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Parameter Identification in PDEs Using Monotone Inclusion Problems


Core Concepts
The authors propose a novel approach to parameter identification in PDEs using monotone inclusion problems, demonstrating well-posedness and convergence of the regularization method.
Abstract
Parameter identification in partial differential equations (PDEs) is addressed through a total variation based regularization method. The inverse problem of reconstructing the source term from noisy data is discussed, emphasizing the need for regularization due to ill-posedness. Various regularization approaches like Tikhonov and iterative methods are compared, with a focus on Lavrentiev regularization for monotone problems. The study highlights numerical algorithms and inertial techniques for solving inclusion problems efficiently. Primal-dual splitting algorithms with inertial effects are explored, showcasing advancements in solving complex monotone inclusion problems.
Stats
A solution algorithm for the numerical solution of inclusion problems is discussed. Regularization parameters are chosen appropriately to ensure convergence to the true solution. Total variation and Sobolev norms are combined in the regularization method. The subdifferential calculus results are applied to analyze the proximal operator. The convergence speed of algorithms is enhanced by incorporating inertial terms.
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Deeper Inquiries

How does Lavrentiev regularization compare to other methods in handling ill-posed problems

Lavrentiev regularization offers a unique approach to handling ill-posed problems compared to other methods like Tikhonov regularization. While Tikhonov regularization focuses on finding a stable solution by balancing data fidelity and regularity through the minimization of a cost function, Lavrentiev regularization tackles the problem as a monotone inclusion equation. By formulating the problem in this way, Lavrentiev regularization ensures that there is a unique solution under certain coercivity conditions on the operator and regularizer. This uniqueness leads to stable regularization results even in non-linear cases where traditional methods may struggle with local minima or non-optimal solutions.

What implications do nested primal-dual algorithms have on computational efficiency

Nested primal-dual algorithms have significant implications for computational efficiency in solving complex structured monotone inclusion problems. By incorporating inertial effects into the algorithm, these methods can leverage information from previous iterations to determine the next step more efficiently. This "warm-start" strategy allows for faster convergence rates as it uses momentum from previous iterations to guide the optimization process towards the optimal solution. Additionally, by iteratively approximating proximal operators during each outer iteration through inner iterative algorithms applied to dual problems, nested primal-dual algorithms strike a balance between accuracy and computational cost.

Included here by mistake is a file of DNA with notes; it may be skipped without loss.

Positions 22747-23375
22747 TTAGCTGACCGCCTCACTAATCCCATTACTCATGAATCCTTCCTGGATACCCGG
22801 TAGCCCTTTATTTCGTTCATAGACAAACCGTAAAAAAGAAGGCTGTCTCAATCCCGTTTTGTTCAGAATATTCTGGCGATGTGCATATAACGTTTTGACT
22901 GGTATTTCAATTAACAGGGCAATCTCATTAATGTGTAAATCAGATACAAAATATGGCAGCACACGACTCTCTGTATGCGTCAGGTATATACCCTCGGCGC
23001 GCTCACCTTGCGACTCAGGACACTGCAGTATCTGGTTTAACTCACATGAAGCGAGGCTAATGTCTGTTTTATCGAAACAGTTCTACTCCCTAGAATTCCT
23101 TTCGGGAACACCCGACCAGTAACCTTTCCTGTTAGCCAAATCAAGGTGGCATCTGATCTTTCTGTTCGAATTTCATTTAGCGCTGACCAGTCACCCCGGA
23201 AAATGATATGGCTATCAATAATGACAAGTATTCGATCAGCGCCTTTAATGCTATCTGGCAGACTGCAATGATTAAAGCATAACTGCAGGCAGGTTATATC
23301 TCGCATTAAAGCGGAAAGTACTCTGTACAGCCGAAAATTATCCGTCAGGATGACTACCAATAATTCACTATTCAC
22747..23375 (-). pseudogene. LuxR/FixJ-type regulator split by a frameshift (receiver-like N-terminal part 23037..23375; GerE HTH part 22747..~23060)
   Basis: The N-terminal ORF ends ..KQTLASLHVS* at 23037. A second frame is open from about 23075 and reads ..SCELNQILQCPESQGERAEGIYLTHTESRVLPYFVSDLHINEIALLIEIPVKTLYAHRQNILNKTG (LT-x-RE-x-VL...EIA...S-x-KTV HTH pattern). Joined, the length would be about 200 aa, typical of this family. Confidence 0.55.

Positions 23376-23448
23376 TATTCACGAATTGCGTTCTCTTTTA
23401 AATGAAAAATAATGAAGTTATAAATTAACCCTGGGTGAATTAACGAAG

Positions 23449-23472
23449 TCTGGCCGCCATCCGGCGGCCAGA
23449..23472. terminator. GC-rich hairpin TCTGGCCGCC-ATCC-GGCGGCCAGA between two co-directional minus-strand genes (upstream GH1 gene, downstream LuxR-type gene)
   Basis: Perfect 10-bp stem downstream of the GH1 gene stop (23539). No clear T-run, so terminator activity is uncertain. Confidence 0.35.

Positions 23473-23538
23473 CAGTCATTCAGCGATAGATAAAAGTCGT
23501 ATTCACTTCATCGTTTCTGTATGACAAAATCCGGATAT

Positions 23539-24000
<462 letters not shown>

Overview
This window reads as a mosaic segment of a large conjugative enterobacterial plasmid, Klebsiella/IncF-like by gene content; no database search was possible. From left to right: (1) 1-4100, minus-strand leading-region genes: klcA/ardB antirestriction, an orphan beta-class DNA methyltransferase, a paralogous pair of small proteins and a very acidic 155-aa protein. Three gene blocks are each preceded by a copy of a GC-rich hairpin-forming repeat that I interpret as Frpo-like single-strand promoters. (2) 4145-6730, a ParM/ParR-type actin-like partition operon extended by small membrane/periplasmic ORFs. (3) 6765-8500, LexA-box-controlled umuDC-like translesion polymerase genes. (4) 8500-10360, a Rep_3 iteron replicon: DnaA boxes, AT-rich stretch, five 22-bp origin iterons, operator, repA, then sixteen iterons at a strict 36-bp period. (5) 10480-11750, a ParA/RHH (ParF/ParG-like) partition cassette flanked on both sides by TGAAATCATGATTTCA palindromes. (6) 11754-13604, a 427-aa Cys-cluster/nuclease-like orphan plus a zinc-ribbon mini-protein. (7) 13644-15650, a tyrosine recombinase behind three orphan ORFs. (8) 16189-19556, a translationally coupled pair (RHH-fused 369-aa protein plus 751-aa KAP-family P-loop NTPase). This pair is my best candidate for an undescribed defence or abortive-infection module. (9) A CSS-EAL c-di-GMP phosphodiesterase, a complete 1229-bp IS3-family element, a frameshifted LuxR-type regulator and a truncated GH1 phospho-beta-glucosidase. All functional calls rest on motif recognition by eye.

How can inertial effects improve convergence rates beyond traditional methods

Inertial effects play a crucial role in improving convergence rates beyond traditional methods by introducing momentum into the optimization process. By discretizing second-order differential equations proposed by Polyak into an inertial term, these algorithms use information from two preceding terms to determine the next iteration's direction effectively speeding up convergence rates significantly. The presence of an inertial term enables leveraging historical information about gradients and steps taken previously leading to faster convergence towards optimal solutions especially when dealing with large-scale optimization problems or highly non-linear functions where traditional methods might struggle with slow convergence rates or getting stuck in local optima.
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